WE all believe that we listen effectively. Therefore, very few people think they need to develop their listening skills. It’s not because listening effectively is so difficult. We were never conditioned to the fact that effective listening is one of the essential skills required to be employable.

Most of us have just never developed the habits that would make us effective listeners. Research has found that by listening effectively,

  • We will get more information from the people we manage,
  • We will increase others’ trust in ourselves,
  • We will reduce conflict,
  • We will better understand how to motivate others, and
  • We will inspire a higher level of commitment in the people we manage.

Research shows that the average person listens at only about 25% efficiency.

Most people will agree that listening effectively is a very important skill, however, we do not feel a very strong urge  to improve their listening skills. This is one area where we lack tremendously as an individual.


Effective listening is a way of showing concern for subordinates, peers, family, boss-This helps in

  • Fostering cohesive bonds, commitment, and building trust.

Effective listening tends to reduce

  • The frequency of interpersonal conflict and
  • It increases the likelihood that when conflicts emerge, they will be resolved with a “win-win” solution.
  • Also,if we effectively listen to the people we manage,
    • WE learn “what makes them tick.”
    • If we know what makes them tick, we will be more effective at motivating them.
    • We can encourage them when they need encouraging, and
    • We also get to know what kinds of things they value as rewards

for a job well done (e.g., public praise, autonomy, challenge, etc.).


What is Effective Listening


Effective listening can be defined as actively absorbing the information as given by a speaker, in a way that shows showing he/she/they are being listened with interest, as well providing feedback to the speaker so that he or she knows the message was received.


Effective listeners show speakers that they have been heard and understood.


How To Become an Effective Listener


To become an effective listener, we have to understand and differentiate situations while managing people, since it is important as an effective listener that what are our responses. Generally, two situations arrive as a listener Counselling Situation and Coaching Situation.


Coaching is giving advice and information/setting standards. It helps employees or people working for you to improve their skills and performances.


Counselling is helping subordinates/people working for us, recognize and address problems involving their emotions, attitudes, motivation, or personalities.


If we are not effective listener, we mismatch our responses overlapping and crossing between counselling and coaching situation. Thus, to be effective listener we should understand type of responses

The responses to

1.Coaching Situation are

  1. Advising
  2. Deflecting; and for

2.Counselling Situation are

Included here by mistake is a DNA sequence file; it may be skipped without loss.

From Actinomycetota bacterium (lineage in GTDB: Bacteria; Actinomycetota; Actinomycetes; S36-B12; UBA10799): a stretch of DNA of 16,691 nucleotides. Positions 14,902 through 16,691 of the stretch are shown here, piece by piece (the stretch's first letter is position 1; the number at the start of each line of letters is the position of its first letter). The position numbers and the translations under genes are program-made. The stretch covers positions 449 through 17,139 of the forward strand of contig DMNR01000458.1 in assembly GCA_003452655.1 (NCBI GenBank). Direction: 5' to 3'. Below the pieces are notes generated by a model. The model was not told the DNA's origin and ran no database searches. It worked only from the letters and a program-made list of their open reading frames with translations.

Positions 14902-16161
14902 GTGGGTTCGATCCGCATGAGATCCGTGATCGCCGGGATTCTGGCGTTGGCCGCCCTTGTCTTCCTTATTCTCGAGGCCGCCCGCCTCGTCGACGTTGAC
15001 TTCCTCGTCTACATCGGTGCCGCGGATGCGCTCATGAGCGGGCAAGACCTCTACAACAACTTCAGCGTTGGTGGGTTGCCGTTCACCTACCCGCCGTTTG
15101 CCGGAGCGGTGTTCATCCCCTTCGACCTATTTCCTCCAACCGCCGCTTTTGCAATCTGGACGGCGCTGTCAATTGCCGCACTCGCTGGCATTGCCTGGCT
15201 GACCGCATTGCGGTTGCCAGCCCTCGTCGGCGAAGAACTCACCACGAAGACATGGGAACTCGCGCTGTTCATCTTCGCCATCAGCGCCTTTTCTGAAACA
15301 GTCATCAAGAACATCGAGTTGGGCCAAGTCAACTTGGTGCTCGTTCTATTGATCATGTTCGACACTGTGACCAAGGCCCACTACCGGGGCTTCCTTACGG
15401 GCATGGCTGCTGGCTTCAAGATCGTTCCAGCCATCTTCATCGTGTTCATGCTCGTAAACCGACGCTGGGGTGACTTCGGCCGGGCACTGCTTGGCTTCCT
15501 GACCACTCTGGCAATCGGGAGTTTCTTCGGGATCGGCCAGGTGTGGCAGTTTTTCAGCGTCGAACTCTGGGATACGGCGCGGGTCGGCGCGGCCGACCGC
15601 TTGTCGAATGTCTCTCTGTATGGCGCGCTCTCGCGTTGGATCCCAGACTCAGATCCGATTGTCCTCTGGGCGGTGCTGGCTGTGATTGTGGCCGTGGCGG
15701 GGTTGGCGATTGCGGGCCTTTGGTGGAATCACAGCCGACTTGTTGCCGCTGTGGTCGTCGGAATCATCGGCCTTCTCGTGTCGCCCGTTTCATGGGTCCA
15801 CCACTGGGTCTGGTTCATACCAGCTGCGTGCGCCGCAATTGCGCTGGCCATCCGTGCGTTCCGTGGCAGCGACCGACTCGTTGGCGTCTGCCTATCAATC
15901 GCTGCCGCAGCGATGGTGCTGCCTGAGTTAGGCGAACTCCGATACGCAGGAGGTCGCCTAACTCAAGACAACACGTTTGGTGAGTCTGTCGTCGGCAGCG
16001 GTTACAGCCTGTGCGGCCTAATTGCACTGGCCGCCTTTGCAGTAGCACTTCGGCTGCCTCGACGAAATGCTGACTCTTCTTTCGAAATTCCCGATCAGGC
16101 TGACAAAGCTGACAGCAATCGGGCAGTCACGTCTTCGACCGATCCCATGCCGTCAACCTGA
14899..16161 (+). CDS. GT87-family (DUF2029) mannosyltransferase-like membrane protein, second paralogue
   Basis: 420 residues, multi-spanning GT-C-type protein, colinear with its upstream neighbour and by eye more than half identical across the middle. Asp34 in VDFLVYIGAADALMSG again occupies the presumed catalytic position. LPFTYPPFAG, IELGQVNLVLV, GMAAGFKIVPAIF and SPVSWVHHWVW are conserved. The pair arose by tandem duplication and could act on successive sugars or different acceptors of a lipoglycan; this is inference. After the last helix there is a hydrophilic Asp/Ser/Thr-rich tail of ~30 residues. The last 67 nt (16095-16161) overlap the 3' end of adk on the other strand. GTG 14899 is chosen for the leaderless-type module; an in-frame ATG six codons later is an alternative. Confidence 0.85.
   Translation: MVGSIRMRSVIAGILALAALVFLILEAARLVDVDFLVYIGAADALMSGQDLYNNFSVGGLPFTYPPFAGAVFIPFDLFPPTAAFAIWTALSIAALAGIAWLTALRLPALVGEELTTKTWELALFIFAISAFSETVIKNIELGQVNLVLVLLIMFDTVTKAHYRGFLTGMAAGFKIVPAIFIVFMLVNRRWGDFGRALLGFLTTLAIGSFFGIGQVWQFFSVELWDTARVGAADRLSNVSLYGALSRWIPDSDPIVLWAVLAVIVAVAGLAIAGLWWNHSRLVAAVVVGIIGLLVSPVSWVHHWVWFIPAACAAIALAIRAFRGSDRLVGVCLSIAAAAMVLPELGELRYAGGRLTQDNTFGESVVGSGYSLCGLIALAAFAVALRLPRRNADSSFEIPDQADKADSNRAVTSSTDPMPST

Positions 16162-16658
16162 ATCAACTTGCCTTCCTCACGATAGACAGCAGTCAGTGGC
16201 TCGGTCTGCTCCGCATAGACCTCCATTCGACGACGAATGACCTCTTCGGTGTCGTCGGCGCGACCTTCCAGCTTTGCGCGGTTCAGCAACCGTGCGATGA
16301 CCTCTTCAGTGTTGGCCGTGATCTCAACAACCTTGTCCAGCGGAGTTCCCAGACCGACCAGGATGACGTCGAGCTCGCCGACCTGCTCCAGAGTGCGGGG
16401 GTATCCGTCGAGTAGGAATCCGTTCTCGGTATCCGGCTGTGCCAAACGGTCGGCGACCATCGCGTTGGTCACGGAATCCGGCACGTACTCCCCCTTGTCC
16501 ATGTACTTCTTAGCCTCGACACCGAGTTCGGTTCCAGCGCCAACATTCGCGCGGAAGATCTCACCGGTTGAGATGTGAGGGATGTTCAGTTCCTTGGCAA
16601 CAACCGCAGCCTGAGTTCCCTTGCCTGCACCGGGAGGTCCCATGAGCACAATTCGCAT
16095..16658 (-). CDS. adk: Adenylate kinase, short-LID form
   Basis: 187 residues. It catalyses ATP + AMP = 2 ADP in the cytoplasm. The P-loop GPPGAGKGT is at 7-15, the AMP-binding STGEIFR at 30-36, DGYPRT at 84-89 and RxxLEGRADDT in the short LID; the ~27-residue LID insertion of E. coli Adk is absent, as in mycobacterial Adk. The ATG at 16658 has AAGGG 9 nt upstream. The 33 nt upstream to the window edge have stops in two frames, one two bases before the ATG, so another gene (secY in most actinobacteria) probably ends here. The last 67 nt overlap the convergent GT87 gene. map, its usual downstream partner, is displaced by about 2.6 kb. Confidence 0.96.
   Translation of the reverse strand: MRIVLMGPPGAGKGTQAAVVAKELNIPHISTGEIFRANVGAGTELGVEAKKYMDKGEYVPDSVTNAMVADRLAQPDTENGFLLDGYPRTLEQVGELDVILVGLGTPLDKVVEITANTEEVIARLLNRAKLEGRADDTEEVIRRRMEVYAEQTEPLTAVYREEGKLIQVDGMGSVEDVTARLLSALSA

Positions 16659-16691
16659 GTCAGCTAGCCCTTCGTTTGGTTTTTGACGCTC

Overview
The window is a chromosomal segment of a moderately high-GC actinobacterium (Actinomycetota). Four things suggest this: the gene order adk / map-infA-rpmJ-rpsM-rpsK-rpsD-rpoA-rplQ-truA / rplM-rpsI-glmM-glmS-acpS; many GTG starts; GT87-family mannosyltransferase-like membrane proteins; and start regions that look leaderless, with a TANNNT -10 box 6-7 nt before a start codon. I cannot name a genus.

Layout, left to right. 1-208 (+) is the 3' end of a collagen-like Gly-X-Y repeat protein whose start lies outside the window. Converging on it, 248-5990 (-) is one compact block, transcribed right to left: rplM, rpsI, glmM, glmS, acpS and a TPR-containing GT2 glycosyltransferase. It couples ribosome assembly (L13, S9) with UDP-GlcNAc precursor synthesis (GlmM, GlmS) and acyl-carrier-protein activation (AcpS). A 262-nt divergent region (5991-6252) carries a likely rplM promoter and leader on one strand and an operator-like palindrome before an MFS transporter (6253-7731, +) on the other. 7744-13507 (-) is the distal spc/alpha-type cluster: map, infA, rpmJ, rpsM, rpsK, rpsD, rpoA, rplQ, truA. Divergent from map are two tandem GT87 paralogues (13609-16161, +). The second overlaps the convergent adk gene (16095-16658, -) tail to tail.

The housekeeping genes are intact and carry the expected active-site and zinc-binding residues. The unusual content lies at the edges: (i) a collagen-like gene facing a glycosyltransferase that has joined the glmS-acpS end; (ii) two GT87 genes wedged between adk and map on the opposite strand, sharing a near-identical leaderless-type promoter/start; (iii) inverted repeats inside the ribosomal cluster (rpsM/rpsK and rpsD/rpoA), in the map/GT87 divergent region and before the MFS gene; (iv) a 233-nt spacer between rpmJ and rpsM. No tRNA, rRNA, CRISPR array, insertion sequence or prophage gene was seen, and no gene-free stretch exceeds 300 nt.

1. Reflecting
  2. Probing

Types of Listening


Listening is a fundamental communication skill that plays a crucial role in various aspects of our lives. Understanding the different types of listening can help us become more effective communicators. In this presentation, we will explore various types of listening and their common use cases.


Active Listening

  • Description: Engaged and attentive listening with feedback.
  • Common Use Cases: Everyday conversations, professional settings.
  • Key Features: Nonverbal cues, asking questions, showing interest.

Empathetic Listening

  • Description: Understanding and sharing the speaker’s feelings.
  • Common Use Cases: Providing emotional support, therapy sessions.
  • Key Features: Demonstrating empathy, offering comfort.

Critical Listening

  • Description: Evaluating and analysing information presented.
  • Common Use Cases: Decision-making, problem-solving, assessing credibility.
  • Key Features: Questioning, critical thinking, objectivity.

Informational Listening

  • Description: Focusing on gathering specific details.
  • Common Use Cases: Educational settings, receiving instructions.
  • Key Features: Note-taking, retention of facts.

Appreciative Listening

  • Description: Enjoying and appreciating what’s being said.
  • Common Use Cases: Listening to music, stories, leisure activities.
  • Key Features: Expressing enjoyment, positive reactions.

Sympathetic Listening

  • Description: Showing compassion and understanding.
  • Common Use Cases: Offering emotional support, consoling others.
  • Key Features: Demonstrating sympathy, providing comfort.

Selective Listening

  • Description: Choosing to pay attention to specific parts.
  • Common Use Cases: Filtering out irrelevant information.
  • Key Features: Focusing on what’s deemed important.

Biased Listening

  • Description: Interpreting based on preconceived biases.
  • Common Use Cases: Hinders effective communication and understanding.
  • Key Features: Misinterpretation, misunderstanding.

Pseudo Listening

  • Description: Pretending to listen without true engagement.
  • Common Use Cases: Creates misunderstandings.
  • Key Features: Feigning interest, lack of engagement.

Therapeutic Listening

  • Description: Active and empathetic listening in therapy.
  • Common Use Cases: Counseling or therapy sessions.
  • Key Features: Empathy, creating a safe space for expression.


Understanding and applying the appropriate type of listening in various situations can significantly improve our communication skills and relationships. Whether it’s active listening in professional settings, empathetic listening in personal relationships, or critical listening in decision-making, each type has its place and importance